I’ve heard of the Appleseed Project before, and thought of it primarily as a volunteer-based shooter training course, but had no idea how much deeper the project actually was.
Jonathan Serrie of the Fox News LiveShots Blog did and excellent job going beneath the surface to get to the heart of the group and it’s mission in his story, Appleseed Teaching History with Guns.
I strongly suggest reading the entire article, especially if you are interested in U.S. history or if you want to introduce someone to shooting (or in my case, want to get some solid training to improve your shooting skills and earn the title of rifleman).
An interesting sidenote to the story is the development of the firearms that have evolved as a result of the Appleseed Project, which have been dubbed “liberty training rifles.” They are designed from the ground up to be affordable rimfire training arms that excel at the specific course of fire used at Appleseed events, but which also seem to be great all around rifles for both serious rimfire training or plinking.
The “official” home of the liberty training rifle has to be the this post on the Appleseed Project blog, and the ubiquitous Ruger 10/22 is the subject of the author’s focus “because of it’s low price, accuracy and many available after market parts.”
The author’s preference aside, there may be other rifles that are an equally good base, but first we have to note what sets this specific breed of rifles apart from others.
What are the characteristics of a “liberty training rifle?”
- .22 LR semi-auto rifle
- feeds from a box magazine (typically ten rounds)
- uses “military style” iron sights
- uses a “military style” two-point sling
Not terribly complicated, is it?
That said, a lot of good rifles miss the cut. Any bolt-action, pump, single shot or tube-fed .22LR is off the table immediately, because the typical Appleseed course of fire emphasizes accurate shooting with a time limit. This isn’t to say you can’t shoot the Appleseed course with these kinds of rifles, just that the advantages of semi-autos are on display here.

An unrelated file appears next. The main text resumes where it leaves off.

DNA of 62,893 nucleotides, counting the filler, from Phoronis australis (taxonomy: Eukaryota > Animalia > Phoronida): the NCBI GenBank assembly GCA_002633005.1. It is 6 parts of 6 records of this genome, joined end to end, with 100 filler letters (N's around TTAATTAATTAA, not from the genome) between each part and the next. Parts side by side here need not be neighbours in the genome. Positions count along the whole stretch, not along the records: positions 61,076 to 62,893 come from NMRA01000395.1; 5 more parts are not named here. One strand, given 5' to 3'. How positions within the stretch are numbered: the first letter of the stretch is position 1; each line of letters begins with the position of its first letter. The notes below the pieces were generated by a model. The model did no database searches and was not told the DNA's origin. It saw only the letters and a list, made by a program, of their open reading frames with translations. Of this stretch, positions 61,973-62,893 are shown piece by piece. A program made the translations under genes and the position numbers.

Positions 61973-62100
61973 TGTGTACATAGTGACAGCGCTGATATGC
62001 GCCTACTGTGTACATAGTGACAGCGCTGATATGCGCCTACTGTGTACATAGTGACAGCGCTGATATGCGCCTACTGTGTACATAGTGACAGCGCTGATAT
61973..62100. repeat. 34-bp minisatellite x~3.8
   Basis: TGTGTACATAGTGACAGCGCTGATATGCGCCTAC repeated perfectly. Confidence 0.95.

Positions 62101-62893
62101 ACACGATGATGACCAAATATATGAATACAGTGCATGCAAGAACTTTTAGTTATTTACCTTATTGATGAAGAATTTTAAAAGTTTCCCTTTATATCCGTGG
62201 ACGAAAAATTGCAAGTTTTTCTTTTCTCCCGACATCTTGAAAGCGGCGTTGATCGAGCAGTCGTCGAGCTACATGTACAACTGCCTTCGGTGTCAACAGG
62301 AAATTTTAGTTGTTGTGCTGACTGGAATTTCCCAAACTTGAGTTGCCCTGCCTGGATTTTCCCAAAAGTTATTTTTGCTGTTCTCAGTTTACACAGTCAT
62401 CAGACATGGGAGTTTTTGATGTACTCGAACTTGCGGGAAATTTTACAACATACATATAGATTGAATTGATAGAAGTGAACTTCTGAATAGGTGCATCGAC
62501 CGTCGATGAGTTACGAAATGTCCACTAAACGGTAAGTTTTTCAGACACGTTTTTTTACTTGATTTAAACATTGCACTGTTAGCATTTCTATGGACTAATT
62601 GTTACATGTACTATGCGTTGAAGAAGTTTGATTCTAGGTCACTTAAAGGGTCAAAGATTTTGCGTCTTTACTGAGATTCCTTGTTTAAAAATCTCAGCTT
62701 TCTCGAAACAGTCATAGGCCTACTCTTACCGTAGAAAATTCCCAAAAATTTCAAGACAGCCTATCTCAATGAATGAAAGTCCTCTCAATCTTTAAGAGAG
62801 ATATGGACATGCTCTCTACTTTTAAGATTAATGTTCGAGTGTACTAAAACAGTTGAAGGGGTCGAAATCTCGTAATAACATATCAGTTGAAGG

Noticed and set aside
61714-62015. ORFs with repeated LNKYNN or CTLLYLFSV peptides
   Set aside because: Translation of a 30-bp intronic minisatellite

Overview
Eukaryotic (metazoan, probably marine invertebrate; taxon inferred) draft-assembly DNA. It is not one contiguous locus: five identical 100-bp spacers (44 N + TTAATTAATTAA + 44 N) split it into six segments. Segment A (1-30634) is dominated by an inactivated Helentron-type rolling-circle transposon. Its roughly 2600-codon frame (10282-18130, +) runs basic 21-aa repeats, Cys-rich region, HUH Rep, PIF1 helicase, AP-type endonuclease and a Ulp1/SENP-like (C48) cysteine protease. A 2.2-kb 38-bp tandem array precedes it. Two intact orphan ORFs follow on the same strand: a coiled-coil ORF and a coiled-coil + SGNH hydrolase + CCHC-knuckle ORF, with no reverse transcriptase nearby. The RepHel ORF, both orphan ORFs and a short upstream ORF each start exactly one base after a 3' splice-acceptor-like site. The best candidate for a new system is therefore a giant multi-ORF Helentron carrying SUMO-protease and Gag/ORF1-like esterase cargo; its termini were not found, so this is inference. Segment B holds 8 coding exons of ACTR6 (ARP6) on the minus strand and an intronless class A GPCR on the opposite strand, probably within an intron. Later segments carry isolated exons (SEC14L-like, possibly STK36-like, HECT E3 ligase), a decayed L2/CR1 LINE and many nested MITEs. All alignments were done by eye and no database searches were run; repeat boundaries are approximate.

Rifles without iron sights are also excluded, leaving many heavy barrel target rifles on the sideline.Of those rifles with iron sights, an aperture sight is preferred simply because they are more similar to the sights on the most common American military rifles of the past 60+ years. The addition of a sling shouldn’t disqualify any rifle, unless it simply cannot be made to accept sling swivels.
While the 10/22 is favored by some, other inexpensive .22 rifles readily come to mind as candidates for the “liberty treatment.”
- Mossberg 702
- Marlin 795
- Remington 597
Of these three, the Mossberg and Marlin are the easiest to work from. Like the 10/22, both of these rifles can be readily installed with adjustable aperture Tech Sights, an improvement over factory sights that closely mimics the sight picture of M4/AR15 rifles that so many of us seem to carry these days, as well as that of the m1A/m14. The company also markets Tech Sights for SKS carbines and AK-47 rifles.
The Remington only falls of being a ideal fit for a LTR because Tech-Sights does not yet support it. That said, Larry Nesseth of Tech-Sights says via email that:
…we have customers that have fitted our TSM200 sight designed for the Marlin 60/795 rifle. I believe a small amount of filing on the sight base gets the job done. We will be looking at the 597 in the future.
The Mossberg has a very attractive price point. The 10/22 is easily one of the most modifiable rifles on the planet. Those of us who grew up shooting the tube-fed Model 60 might favor the familiar handling of its first cousin, the 795. The Remington just feels right for some.
And I’m sure that there are other rifles out there that fit the bill that I’ve simply overlooked and need to add to the list.
Which of these magazine-fed rimfire semi-auto rifles above would you pick to build a liberty training rifle?